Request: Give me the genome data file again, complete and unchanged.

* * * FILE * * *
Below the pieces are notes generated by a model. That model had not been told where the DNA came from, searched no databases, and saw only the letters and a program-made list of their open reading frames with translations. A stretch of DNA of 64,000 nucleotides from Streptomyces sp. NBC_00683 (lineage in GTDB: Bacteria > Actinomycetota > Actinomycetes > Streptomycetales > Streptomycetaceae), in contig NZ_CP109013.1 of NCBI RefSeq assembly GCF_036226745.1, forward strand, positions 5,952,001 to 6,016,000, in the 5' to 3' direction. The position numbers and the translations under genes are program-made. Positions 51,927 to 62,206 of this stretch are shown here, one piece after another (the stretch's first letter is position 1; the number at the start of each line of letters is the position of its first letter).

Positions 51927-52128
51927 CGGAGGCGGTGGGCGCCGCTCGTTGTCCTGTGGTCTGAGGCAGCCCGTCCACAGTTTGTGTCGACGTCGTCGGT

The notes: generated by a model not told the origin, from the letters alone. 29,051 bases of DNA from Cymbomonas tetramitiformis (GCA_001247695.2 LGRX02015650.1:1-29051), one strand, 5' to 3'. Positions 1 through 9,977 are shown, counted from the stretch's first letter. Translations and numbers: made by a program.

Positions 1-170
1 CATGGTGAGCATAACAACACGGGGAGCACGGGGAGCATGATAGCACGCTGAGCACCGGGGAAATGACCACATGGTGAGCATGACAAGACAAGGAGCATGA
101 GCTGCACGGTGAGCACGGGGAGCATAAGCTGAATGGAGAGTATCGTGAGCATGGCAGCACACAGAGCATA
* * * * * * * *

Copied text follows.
Below the pieces are notes generated by a model. That model had not been told where the DNA came from, searched no databases, and saw only the letters and a program-made list of their open reading frames with translations. A stretch of DNA of 64,000 nucleotides from Streptomyces sp. NBC_00683 (lineage in GTDB: Bacteria > Actinomycetota > Actinomycetes > Streptomycetales > Streptomycetaceae), in contig NZ_CP109013.1 of NCBI RefSeq assembly GCF_036226745.1, forward strand, positions 5,952,001 to 6,016,000, in the 5' to 3' direction. The position numbers and the translations under genes are program-made. Positions 51,927 to 62,206 of this stretch are shown here, one piece after another (the stretch's first letter is position 1; the number at the start of each line of letters is the position of its first letter).

Positions 51927-52128
51927 CGGAGGCGGTGGGCGCCGCTCGTTGTCCTGTGGTCTGAGGCAGCCCGTCCACAGTTTGTGTCGACGTCGTCGGT

The notes: generated by a model not told the origin, from the letters alone. 29,051 bases of DNA from Cymbomonas tetramitiformis (GCA_001247695.2 LGRX02015650.1:1-29051), one strand, 5' to 3'. Positions 1 through 9,977 are shown, counted from the stretch's first letter. Translations and numbers: made by a program.

Positions 1-170
1 CATGGTGAGCATAACAACACGGGGAGCACGGGGAGCATGATAGCACGCTGAGCACCGGGGAAATGACCACATGGTGAGCATGACAAGACAAGGAGCATGA
101 GCTGCACGGTGAGCACGGGGAGCATAAGCTGAATGGAGAGTATCGTGAGCATGGCAGCACACAGAGCATA